(Note: I probably use this one in close to a third of all my literature lessons.)
Paired talk is often done very poorly in the classroom. Students can easily drift off topic or the conversation can be dominated by one or the other person. Also, an imbalance in confidence or ability can lead to ineffective discussion.
To fix this, I developed a system of paired talk that breaks down any question/ topic into 5 simple steps.
STEP 1: “So, what’s the question?”
This is where the pair clarify the question and make sure they both understand it (even if they just repeat it to eachother)
STEP 2: “I bet you’re thinking…”
This is where the pair guess what eachother is thinking about the question. A great way to take the pressure out of the situation, it turns discussion into a game. Also, the ideas of the ‘stronger’ student won’t dominate, whilst the ‘weaker’ can experiment with ideas. In-built differentiation!
STEP 3: “I’m DYING to tell you…”
This is where the pair tells eachother the most important thing on their mind, regarding the question at hand. The good thing about this is that it gives a forum to that burning desire feeling a lot of kids have, when they have an idea they can’t let go of. I have seen Year 7s literally fall to their knees at this stage, screaming “I’m DYYYING to tell you!” Nothing wrong with a few theatrics.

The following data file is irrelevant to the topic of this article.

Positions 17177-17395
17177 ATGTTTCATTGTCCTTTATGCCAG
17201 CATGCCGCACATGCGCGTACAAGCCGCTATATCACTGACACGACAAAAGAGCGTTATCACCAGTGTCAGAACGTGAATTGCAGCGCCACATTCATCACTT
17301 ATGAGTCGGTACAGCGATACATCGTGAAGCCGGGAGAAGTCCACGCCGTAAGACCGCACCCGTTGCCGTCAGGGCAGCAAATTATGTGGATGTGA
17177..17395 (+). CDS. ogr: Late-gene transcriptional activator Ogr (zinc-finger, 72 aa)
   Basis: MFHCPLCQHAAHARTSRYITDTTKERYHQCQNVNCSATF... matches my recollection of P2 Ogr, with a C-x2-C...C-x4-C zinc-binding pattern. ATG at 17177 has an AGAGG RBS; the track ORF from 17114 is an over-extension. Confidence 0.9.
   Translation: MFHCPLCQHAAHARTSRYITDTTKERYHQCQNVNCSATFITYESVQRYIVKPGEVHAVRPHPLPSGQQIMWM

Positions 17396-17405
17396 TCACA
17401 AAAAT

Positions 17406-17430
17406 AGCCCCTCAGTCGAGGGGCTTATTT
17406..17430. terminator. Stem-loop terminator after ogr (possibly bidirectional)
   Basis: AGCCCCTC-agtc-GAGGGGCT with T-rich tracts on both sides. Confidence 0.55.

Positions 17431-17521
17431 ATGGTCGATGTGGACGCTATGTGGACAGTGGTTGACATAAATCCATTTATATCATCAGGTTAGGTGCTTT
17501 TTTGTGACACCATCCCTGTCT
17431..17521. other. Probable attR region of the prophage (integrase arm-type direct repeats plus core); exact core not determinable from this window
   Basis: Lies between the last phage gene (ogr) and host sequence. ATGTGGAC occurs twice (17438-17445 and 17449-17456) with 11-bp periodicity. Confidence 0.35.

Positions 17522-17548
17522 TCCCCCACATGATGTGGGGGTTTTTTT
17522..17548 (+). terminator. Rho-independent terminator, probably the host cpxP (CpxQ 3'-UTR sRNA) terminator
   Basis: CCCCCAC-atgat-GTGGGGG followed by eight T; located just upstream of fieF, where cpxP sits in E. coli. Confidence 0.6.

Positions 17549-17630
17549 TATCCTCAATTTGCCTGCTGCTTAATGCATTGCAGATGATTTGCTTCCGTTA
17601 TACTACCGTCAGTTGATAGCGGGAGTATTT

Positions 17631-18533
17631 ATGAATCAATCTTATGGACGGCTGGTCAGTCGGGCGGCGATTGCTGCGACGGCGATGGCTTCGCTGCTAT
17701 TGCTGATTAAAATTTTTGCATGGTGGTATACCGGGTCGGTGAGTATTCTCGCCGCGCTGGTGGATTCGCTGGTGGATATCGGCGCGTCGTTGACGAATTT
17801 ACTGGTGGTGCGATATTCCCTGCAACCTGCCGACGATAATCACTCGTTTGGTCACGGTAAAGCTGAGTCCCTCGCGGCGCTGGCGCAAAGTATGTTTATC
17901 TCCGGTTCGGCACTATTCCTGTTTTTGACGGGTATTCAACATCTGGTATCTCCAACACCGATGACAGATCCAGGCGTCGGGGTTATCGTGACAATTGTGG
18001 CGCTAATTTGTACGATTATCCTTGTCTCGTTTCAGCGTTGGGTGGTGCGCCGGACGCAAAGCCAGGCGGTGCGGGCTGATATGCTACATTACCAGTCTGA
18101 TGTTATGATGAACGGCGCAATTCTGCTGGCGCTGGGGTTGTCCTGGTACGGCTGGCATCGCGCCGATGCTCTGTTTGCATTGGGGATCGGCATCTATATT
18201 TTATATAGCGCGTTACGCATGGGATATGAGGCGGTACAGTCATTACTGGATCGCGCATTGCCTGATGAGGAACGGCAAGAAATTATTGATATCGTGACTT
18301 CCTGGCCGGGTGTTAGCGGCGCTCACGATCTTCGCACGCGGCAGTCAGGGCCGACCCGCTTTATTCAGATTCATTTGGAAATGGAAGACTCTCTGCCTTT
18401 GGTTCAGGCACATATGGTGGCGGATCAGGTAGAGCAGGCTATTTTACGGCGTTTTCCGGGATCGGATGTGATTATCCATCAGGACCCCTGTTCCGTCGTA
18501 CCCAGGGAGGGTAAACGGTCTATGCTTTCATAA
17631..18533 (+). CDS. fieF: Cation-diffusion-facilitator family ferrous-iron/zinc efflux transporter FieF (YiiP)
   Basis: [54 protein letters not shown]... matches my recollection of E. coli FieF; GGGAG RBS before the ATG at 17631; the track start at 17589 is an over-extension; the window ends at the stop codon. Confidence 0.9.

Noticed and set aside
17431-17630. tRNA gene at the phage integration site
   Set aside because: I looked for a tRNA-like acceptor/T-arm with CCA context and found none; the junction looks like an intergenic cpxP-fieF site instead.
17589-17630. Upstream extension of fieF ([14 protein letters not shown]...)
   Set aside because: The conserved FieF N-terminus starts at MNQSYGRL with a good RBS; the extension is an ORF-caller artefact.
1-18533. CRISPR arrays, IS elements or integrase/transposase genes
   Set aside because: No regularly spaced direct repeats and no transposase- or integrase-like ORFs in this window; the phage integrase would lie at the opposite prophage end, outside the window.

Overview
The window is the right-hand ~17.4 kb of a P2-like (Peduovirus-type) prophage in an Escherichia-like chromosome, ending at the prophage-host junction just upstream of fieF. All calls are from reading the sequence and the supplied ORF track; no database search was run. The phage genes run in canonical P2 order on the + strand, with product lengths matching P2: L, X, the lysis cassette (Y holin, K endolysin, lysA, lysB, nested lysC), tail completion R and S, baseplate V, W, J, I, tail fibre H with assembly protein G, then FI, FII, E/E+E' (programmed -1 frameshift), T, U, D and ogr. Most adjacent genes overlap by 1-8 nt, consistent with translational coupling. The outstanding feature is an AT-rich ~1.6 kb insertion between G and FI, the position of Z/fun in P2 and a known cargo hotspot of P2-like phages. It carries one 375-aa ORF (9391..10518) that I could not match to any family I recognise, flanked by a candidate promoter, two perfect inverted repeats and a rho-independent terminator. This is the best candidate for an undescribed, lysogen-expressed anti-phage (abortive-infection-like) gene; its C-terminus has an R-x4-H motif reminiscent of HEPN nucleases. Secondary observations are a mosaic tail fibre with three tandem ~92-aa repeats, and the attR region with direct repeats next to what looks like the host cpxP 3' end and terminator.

STEP 4: “We both seem to agree that…”
This is where the pair works out what they both agree on. I usually allow a bit longer for this part of the discussion. By this stage, the pair really is collaborating and refining their ideas. Assessment For Learning in full effect…
STEP 5: “What I don’t quite get is…”
In this final stage the students discuss what they don’t quite understand or what is troubling them about the question. An incredibly useful stage in discussion which leads naturally onto deeper analysis/ exploration. I like to pause after this point to have a class discussion about problematic areas.
This strategy can be used for any discursive question and is the perfect way of teeing up PEE (Point, Evidence, Explanation) writing. Questions I have used in the past include:
- How does the writer attempt to make us dislike this character?
- Is the narrator reliable?
- Why does Mina say ‘We could be living in heaven right now?’ (My Name is Mina by David Almond)
If possible, get the kids on their feet for this, facing eachother in a traverse. I also give very strict timings for each stage of discussion (usually about a minute each), to keep the pace up. They enjoy bellowing out the phrases too – wakes them up a bit. I’m now finding that many students are confident enough to go through the stages independently.
I urge you to try this out at least once in an upcoming lesson, as a precursor to any analytical writing. It fills students’ minds with ideas and allows them to interrogate a question comfortably. It’s also a very, very quick method of generating ideas.
Right then. Until next time,